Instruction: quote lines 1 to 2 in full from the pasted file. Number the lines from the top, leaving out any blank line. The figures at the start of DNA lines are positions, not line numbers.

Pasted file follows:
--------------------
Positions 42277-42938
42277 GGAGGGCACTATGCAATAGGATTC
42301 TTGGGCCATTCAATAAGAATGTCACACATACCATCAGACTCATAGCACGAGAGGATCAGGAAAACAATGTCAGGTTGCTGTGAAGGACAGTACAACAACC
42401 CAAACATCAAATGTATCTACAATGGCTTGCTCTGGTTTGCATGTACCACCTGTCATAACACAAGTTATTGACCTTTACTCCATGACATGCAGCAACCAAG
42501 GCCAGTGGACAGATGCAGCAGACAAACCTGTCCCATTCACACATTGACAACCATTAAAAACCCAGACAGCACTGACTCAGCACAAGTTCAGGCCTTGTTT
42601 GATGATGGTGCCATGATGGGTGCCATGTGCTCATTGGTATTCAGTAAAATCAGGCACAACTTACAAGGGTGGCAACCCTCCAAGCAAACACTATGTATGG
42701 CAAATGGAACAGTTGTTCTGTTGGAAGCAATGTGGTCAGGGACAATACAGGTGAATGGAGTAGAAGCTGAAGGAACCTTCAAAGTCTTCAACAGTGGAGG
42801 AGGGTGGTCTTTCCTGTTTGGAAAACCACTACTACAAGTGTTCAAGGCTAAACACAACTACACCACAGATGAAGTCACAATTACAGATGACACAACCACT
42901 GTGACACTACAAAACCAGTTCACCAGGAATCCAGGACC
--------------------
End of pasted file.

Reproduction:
Positions 42277-42938
42277 GGAGGGCACTATGCAATAGGATTC